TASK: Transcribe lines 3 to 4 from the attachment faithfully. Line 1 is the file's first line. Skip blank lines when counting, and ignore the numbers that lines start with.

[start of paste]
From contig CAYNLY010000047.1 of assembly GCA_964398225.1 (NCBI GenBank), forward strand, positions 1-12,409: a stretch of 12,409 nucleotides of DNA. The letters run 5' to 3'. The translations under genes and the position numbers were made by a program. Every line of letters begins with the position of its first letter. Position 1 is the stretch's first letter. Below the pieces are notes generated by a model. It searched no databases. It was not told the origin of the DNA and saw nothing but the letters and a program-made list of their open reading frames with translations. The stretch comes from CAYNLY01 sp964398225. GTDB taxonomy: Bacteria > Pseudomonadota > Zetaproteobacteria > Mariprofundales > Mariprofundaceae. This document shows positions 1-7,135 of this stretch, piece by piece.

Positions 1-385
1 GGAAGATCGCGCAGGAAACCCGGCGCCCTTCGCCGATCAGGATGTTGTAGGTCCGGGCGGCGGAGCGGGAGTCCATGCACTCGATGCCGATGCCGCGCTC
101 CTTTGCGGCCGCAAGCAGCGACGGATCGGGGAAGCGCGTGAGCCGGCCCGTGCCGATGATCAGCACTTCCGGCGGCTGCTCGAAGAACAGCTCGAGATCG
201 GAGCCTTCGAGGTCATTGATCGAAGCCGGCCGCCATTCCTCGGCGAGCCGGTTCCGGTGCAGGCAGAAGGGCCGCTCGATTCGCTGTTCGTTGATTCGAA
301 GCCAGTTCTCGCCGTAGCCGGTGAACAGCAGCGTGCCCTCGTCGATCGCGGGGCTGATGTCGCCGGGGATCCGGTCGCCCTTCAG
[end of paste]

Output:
1 GGAAGATCGCGCAGGAAACCCGGCGCCCTTCGCCGATCAGGATGTTGTAGGTCCGGGCGGCGGAGCGGGAGTCCATGCACTCGATGCCGATGCCGCGCTC
101 CTTTGCGGCCGCAAGCAGCGACGGATCGGGGAAGCGCGTGAGCCGGCCCGTGCCGATGATCAGCACTTCCGGCGGCTGCTCGAAGAACAGCTCGAGATCG